Social housing victory for veterans

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Soldiers in Liverpool © Ida Husoy

Soldiers in Liverpool © Ida Husoy

Merseyside armed service veterans are to be made a priority group for local housing.

The plans will make it easier for members of the armed forces to find housing when they return home from service. It will also apply to some widows and widowers as well as soldiers, sailors and airmen.

This week, a report before Liverpool City Council’s cabinet stated that the city wanted to “better recognise the commitment and sacrifice which members of the armed forces and their families offer in maintaining national security and ensures that they have access within a reasonable timescale to suitable housing on their return to civilian life.”

At present, service veterans have no priority when it comes to finding social housing. Currently, local veterans who have been living away from the region while on service do not automatically qualify as being a local resident.

The new scheme will mean that armed forces personnel will be exempt from the current criteria which people must meet for community housing in Merseyside.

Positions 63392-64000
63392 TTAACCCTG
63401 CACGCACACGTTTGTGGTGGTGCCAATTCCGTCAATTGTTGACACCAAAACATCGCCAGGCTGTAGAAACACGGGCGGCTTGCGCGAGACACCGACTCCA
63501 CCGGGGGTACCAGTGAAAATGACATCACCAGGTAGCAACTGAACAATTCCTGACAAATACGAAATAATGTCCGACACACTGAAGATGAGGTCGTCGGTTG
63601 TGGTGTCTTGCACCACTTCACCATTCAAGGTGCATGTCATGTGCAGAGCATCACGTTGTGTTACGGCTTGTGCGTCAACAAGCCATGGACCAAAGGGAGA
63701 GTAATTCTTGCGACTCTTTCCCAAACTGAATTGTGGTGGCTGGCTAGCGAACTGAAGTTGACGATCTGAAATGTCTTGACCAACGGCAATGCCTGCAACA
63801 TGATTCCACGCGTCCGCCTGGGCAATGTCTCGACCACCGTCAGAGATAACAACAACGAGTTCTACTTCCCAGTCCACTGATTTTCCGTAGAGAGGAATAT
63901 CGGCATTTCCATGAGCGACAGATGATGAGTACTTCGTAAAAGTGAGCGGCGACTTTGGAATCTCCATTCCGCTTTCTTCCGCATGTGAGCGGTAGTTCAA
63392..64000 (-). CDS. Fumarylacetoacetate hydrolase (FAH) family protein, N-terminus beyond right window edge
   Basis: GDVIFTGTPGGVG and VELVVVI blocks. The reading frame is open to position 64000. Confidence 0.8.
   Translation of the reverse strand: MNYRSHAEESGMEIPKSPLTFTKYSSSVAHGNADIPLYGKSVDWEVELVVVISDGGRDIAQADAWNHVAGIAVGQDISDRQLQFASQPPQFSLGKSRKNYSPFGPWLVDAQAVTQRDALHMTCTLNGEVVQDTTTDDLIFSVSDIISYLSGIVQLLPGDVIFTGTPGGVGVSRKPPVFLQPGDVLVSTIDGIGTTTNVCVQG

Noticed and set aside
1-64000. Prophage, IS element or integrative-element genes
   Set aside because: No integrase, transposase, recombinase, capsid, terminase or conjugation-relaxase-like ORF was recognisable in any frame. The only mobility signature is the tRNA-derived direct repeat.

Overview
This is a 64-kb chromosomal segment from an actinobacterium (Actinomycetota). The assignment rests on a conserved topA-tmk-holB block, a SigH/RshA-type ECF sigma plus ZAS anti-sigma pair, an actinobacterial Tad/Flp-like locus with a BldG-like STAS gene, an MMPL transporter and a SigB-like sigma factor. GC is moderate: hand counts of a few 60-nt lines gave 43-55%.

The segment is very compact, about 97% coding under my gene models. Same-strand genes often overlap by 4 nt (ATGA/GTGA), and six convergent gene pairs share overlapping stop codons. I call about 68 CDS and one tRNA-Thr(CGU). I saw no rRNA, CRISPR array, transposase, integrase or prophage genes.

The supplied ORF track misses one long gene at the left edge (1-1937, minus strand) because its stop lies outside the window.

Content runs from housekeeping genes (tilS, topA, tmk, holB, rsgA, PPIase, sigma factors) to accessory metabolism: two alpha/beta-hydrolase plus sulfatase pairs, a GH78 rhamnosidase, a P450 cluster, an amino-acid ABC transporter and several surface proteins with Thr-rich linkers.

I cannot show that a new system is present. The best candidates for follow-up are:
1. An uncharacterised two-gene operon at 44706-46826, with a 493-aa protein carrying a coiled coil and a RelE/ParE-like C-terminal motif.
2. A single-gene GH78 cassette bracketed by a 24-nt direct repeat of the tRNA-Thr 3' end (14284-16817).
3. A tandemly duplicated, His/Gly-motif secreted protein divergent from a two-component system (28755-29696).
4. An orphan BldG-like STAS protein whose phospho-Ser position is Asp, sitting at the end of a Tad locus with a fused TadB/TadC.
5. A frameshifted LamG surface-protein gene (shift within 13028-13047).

Robin McGrath, spokesperson for SSAFA Merseyside, told JMU Journalism: “It is a big leap up the ladder, a big plus. This is a major benefit for members of the military, providing they apply within five years of leaving.”

Those who are currently serving in the regular forces or who were in service up to five years before applying for housing will benefit from the plans and will be exempt from the current rules.

Mr McGrath, said: “It is happening more and more that people coming out of the army cannot get housing. Nobody is saying that the army should have any better treatment over existing tenants, but what they will get is the same level of benefit as existing tenants. It’s a big jump from having nothing.”

Also, under the new scheme, husbands, wives or civil partners who have recently had to give up Ministry of Defence accommodation  following the death of their loved one will be exempt, as long as the death was at least partly down to their service.

The plans will also give priority to those from the reserve forces who have suffered from “serious injury, illness or a disability which is wholly or partly attributable to their service.”

About Lauren Murphy, JMU Journalism